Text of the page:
Carbon Offsets & Tourism
By Victoria Thompson
In November 2017, Human Connections attended the World Tourism Market in London, a conference which included two full days of seminars and events focusing on Responsible Tourism. World experts discussed priorities for the Responsible Tourism agenda moving forward, and talked through the successes and failures since the Cape Town Declaration was signed fifteen years ago. While a variety of themes were addressed, the one major recurring priority moving forward was carbon. Experts agreed that carbon emissions from travel, and the resulting environmental degradation, could not go on unchecked.
The Responsible Tourism community is united by the belief that the global tourism industry can bring a vast range of benefits to host communities. And yet, carbon and other greenhouse gas emissions, and the resulting impacts of climate change, disproportionately affect developing nations and the world’s most vulnerable populations – many of the same people we claim Responsible Tourism can benefit. So the elephant in the room, so to speak, in any discussion about Responsible Tourism is carbon. As the United Nations World Tourism Organization succinctly puts it, “The sector contributes through its very existence to the warming process.”
The tourism industry is responsible for about 5% of global CO2 emissions, and the transport sector, namely air travel, is responsible for about 75% of that. And yet, to propose that people simply stop flying or travelling would not only be unrealistic, it would also impact the livelihoods of people all over the world who are dependent upon the tourism sector. So how can we move forward?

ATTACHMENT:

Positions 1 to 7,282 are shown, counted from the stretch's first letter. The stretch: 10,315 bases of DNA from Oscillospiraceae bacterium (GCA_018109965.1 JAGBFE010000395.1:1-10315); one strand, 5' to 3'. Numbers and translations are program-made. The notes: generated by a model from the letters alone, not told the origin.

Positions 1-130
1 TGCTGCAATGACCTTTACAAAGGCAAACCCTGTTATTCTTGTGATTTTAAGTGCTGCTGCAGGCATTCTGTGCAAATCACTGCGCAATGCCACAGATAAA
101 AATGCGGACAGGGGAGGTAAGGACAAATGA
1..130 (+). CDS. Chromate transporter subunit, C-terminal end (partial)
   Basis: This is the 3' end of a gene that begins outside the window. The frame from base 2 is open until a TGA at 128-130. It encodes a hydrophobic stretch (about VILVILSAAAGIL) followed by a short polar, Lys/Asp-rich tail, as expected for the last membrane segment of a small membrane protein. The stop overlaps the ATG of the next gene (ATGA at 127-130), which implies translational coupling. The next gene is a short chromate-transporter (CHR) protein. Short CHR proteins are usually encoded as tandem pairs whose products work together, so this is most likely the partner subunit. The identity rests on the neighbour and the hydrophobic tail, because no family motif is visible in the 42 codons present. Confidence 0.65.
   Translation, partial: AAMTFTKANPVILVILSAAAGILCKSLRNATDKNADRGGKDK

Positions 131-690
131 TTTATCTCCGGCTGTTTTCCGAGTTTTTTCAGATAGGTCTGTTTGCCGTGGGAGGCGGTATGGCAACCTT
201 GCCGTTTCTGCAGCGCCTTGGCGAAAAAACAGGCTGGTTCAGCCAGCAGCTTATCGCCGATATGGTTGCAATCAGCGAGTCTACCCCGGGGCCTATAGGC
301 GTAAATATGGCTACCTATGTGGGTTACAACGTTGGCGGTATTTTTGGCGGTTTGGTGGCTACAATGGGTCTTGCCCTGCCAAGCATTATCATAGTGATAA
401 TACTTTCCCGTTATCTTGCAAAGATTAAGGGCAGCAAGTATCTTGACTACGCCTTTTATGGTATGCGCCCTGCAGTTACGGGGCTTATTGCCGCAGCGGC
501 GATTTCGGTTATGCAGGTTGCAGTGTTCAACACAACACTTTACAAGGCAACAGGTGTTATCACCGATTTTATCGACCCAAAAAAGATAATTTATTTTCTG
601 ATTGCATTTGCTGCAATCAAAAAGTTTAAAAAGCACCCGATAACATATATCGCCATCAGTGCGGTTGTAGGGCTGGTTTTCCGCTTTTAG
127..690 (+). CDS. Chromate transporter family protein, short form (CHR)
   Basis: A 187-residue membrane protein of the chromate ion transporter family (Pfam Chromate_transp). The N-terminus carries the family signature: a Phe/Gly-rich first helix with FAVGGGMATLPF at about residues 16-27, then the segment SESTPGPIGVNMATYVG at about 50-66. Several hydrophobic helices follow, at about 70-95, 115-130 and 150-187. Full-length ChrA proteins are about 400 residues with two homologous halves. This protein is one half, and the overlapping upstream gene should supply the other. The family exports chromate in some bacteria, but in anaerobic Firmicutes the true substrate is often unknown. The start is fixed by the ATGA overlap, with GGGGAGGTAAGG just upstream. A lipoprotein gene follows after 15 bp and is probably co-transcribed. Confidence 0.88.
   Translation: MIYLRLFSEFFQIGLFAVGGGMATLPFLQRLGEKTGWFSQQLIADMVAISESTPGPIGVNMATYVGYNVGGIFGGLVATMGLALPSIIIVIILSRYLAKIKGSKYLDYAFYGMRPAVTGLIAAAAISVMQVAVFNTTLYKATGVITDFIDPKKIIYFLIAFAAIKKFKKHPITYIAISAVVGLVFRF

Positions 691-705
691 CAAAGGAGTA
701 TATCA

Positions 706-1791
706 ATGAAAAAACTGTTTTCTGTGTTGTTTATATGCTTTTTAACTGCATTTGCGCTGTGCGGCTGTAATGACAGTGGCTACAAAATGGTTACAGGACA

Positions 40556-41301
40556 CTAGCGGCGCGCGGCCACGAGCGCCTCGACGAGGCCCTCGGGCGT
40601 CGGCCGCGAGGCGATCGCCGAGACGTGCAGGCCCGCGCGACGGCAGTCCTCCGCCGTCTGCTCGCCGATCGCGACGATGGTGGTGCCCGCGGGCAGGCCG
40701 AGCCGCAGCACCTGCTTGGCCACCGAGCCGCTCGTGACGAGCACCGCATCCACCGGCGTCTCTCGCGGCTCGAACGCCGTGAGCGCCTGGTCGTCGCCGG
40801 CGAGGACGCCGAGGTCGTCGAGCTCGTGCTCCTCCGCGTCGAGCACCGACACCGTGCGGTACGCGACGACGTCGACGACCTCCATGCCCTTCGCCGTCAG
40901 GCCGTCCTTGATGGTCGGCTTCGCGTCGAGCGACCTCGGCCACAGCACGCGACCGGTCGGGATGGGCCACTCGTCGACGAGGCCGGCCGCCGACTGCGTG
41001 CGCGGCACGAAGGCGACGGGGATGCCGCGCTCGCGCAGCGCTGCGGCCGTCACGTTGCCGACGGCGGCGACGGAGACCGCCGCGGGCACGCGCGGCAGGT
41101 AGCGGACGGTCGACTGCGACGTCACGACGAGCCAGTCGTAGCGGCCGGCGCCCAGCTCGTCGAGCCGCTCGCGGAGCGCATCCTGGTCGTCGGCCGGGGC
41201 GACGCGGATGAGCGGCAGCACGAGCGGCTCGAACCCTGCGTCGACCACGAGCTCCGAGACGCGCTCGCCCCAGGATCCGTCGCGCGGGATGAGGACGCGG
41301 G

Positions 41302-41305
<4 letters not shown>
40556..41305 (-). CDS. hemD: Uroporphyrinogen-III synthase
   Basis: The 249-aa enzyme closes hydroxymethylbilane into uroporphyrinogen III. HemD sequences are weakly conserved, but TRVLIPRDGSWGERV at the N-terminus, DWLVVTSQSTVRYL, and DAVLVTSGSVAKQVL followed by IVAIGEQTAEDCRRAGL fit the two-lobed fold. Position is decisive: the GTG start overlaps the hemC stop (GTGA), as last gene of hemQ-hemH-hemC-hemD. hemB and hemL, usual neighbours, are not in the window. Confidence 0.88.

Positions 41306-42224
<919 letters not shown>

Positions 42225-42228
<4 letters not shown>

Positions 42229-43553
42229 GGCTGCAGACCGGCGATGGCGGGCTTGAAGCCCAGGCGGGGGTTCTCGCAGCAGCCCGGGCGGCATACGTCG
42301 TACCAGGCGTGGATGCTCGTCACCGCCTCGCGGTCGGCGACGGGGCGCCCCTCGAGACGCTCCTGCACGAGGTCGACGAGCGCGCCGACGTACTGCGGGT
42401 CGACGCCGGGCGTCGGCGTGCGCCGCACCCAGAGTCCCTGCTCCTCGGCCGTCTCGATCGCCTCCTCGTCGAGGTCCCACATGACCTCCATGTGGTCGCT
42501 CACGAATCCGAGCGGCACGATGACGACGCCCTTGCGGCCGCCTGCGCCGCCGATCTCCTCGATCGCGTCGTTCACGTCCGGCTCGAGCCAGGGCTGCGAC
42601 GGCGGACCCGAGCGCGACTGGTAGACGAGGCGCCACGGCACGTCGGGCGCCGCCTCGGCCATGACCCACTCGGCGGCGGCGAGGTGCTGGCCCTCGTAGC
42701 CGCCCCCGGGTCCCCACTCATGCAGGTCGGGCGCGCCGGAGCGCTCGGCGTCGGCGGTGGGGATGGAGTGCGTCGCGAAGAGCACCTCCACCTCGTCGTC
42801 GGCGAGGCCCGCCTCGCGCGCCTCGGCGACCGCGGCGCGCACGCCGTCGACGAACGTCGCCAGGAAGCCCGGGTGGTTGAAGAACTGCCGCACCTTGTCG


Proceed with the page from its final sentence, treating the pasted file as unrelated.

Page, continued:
For years, carbon offsetting has existed as a way to neutralize either an individual’s or a business’ carbon emissions. A carbon offset is a reduction in emissions of CO2 or other greenhouse gases, specifically made to compensate for emissions made elsewhere. Paying for carbon offsets is surprisingly affordable. While prices vary, the cost of offsetting one ton of CO2 ranges from around $5-$15USD (you can read more about carbon pricing here). To put this in perspective, to neutralize your emissions from direct roundtrip airfare between New York to Puerto Vallarta, you would need to offset slightly less than one ton of carbon.
But how are the emissions actually neutralized? Offsets work by directly financing projects that reduce the emission of greenhouse gases – whether short- or long-term. Some examples of this include financing renewable energy projects, like wind farms or hydroelectric dams. Other financing options include forest management projects, avoided deforestation projects, and reforestation initiatives. All of these projects reduce the amount of carbon in the atmosphere, and/or reduce future emissions by investing in sustainable solutions.